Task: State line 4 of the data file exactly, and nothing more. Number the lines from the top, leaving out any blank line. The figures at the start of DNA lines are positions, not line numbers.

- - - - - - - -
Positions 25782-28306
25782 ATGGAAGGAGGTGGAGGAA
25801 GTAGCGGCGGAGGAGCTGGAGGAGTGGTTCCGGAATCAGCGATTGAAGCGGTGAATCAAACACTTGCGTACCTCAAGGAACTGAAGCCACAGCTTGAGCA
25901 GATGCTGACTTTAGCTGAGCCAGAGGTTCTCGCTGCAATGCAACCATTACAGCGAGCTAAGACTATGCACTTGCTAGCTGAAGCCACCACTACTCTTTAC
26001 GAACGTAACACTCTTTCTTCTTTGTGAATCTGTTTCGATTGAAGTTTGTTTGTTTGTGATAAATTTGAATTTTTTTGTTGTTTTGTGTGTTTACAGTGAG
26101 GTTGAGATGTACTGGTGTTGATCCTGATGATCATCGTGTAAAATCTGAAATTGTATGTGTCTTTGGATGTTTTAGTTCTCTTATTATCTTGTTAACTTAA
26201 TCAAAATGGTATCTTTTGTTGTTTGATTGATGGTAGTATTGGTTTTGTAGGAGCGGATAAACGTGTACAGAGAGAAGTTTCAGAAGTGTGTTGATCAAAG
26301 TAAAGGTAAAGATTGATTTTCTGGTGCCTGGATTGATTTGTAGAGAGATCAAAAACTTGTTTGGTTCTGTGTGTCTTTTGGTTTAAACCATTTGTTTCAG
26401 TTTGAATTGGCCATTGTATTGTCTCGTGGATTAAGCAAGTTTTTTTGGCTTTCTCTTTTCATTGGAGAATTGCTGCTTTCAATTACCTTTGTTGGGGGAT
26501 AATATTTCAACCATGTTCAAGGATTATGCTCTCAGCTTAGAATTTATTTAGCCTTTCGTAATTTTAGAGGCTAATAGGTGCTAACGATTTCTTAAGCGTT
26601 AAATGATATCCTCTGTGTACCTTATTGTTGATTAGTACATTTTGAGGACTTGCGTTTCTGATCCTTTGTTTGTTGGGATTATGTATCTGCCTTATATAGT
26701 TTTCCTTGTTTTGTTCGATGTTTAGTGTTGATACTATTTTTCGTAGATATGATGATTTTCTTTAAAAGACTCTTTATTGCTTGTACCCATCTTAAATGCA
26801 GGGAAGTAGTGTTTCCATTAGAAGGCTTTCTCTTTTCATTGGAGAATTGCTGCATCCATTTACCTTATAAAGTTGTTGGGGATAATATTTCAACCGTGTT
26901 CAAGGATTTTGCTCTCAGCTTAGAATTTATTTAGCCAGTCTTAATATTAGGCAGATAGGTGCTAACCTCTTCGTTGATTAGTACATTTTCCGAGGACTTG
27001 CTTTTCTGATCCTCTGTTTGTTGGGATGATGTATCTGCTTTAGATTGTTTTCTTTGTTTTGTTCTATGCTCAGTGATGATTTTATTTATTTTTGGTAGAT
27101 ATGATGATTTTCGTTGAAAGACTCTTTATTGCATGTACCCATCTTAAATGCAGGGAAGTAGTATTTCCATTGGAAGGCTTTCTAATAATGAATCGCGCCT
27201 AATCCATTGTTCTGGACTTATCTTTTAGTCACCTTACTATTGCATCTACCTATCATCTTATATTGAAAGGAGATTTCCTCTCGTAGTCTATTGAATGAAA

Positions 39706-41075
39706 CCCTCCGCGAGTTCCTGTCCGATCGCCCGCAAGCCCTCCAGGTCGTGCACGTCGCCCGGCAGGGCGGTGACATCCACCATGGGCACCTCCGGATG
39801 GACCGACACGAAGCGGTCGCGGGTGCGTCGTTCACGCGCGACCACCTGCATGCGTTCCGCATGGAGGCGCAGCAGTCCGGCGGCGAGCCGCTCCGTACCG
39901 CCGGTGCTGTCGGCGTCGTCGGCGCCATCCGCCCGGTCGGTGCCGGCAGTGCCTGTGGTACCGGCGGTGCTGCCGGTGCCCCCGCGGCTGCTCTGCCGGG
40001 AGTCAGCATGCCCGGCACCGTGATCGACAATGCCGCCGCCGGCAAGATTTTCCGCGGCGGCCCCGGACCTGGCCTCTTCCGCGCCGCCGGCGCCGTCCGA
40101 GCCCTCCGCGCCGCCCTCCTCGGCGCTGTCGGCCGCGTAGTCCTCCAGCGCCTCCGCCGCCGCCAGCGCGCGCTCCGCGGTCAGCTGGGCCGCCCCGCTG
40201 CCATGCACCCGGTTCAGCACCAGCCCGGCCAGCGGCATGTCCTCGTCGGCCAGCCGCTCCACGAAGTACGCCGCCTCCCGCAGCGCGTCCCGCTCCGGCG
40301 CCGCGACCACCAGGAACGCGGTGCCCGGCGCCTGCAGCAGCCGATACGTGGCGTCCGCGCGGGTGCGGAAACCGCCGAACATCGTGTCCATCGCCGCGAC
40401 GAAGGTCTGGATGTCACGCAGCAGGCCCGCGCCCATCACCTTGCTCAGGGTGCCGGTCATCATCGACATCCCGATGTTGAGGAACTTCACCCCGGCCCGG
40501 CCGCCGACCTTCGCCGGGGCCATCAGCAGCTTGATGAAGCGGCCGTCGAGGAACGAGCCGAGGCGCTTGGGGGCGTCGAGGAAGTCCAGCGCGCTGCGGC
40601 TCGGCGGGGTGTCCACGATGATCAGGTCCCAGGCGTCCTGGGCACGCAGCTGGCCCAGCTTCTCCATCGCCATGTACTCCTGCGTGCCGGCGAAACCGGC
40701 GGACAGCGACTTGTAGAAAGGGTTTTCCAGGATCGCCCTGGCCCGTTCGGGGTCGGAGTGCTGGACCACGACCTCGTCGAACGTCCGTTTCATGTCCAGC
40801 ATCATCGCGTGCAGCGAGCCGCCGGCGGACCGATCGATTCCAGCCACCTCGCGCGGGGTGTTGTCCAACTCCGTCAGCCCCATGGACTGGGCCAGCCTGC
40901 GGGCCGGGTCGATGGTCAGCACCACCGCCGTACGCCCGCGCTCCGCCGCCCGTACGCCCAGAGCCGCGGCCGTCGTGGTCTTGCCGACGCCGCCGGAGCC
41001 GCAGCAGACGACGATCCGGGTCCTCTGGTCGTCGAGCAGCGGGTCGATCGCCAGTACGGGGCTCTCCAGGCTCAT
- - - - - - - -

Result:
25901 GATGCTGACTTTAGCTGAGCCAGAGGTTCTCGCTGCAATGCAACCATTACAGCGAGCTAAGACTATGCACTTGCTAGCTGAAGCCACCACTACTCTTTAC